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As part of the autumn statement, the Chancellor of the Exchequer announced plans to change the flat rate percentage for businesses that would be considered as limited cost traders, with the introduction of a flat rate percentage of 16.5% for any business that would fall in this category.

In this blog post, catch up with the proposed changes to the flat rate VAT scheme and what it may mean for contractors. Gorilla Accounting are able to offer guidance for contractors in relation to the Autumn Statement.

How the flat rate VAT scheme currently works

The flat rate VAT scheme is a VAT scheme that can be used by small businesses and was introduced to simplify the VAT process by reducing the recording of sales and purchases in the VAT process. Any business with an expected turnover of up to £150,000 a year excluding VAT can apply to join the scheme.

VAT would be paid over to HMRC based on a percentage of the gross amount charged, with the percentage determined by the trade classification. Examples of some current flat rate percentages would be 14.5% for IT Consultancy and 14% for Management Consultancy.

The main benefit of the scheme other than simplifying the VAT process being that the business would pay over VAT to HMRC at a lower rate than has been charged, with the difference being treated as income. One of the drawbacks to the scheme is that the business can’t reclaim VAT on purchases, except for the purchase of capital items of over £2,000.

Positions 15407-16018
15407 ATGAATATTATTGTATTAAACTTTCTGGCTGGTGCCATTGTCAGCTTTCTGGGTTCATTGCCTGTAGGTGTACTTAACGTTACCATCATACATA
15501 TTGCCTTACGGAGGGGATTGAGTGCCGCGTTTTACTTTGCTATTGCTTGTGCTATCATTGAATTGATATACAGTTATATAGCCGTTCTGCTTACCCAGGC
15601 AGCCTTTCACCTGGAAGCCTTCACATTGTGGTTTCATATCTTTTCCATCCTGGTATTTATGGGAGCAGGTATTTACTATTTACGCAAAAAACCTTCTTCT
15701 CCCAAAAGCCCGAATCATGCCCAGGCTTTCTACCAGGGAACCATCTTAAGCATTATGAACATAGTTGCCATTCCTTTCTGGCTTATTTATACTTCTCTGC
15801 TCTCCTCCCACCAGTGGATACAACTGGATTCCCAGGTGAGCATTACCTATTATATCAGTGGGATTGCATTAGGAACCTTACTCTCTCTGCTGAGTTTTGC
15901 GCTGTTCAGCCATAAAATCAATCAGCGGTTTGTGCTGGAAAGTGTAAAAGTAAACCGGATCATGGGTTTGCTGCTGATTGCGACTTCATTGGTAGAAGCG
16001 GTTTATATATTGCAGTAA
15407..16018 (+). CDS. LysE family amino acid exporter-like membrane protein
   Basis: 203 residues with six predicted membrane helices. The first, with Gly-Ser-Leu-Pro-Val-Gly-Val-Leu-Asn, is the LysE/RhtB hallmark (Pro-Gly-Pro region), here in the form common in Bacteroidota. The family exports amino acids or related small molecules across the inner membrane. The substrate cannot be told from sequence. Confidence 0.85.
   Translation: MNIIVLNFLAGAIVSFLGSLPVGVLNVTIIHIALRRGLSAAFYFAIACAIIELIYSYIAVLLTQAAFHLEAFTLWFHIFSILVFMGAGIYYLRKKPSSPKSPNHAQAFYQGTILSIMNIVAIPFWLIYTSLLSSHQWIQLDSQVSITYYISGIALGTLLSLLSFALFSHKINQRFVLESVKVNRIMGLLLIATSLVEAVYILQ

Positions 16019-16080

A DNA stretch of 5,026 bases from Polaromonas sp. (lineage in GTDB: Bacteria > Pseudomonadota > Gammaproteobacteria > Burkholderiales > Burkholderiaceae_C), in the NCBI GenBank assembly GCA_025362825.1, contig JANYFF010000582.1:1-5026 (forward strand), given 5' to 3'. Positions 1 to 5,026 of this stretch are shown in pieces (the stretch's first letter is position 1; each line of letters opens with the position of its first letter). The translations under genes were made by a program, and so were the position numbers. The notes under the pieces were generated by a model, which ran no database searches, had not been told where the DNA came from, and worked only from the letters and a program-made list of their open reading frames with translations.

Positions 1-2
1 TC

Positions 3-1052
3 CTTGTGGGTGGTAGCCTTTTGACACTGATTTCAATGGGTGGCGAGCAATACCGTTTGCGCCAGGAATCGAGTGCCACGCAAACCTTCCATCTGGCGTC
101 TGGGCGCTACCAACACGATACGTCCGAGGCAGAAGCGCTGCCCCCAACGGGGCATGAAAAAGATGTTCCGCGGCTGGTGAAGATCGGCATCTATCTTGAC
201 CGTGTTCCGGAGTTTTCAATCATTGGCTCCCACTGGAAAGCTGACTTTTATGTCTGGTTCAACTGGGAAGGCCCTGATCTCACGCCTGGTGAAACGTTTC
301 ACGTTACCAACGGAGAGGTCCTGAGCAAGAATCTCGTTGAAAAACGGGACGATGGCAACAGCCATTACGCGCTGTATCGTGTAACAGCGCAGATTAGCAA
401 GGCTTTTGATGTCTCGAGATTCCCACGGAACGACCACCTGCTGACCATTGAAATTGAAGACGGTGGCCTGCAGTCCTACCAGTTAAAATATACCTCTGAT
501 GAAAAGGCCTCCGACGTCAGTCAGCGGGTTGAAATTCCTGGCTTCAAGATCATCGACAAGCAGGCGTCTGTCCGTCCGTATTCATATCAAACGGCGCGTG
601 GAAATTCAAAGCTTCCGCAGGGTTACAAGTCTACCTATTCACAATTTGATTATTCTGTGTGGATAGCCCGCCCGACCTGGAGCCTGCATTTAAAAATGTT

Proposed changes to the flat rate scheme

A flat rate percentage of 16.5% would be introduced for limited cost traders, regardless of their trade sector. A limited cost trader is described as one whose VAT inclusive expenditure on goods is either:

  • Less than 2% of their VAT inclusive turnover in a prescribed accounting period
  • Greater than 2% of their VAT inclusive turnover but less than £1,000 per annum if the prescribed accounting period is one year (if it is not one year, the figure is the relevant proportion of £1,000)

The following would not be described as good for this measure:

  • Capital expenditure
  • Food or drink for consumption by the flat rate business of employees
  • Vehicles, vehicle parts and fuel (except where the business carries out transport services)

How will this affect my business?

If your business would be considered a limited cost trader the benefit of using the scheme would be greatly reduced and in most cases the gain from using the scheme would be 0.2% of the net amount charged. For example a £10,000 charge for services provided would have VAT charged of £2,000 and VAT paid over to HMRC with a flat rate percentage of 16.5% would be £1,980. In this instance, if the business had more than £20 of VAT charged on expenses for that period, the company would be better off using the standard VAT scheme.

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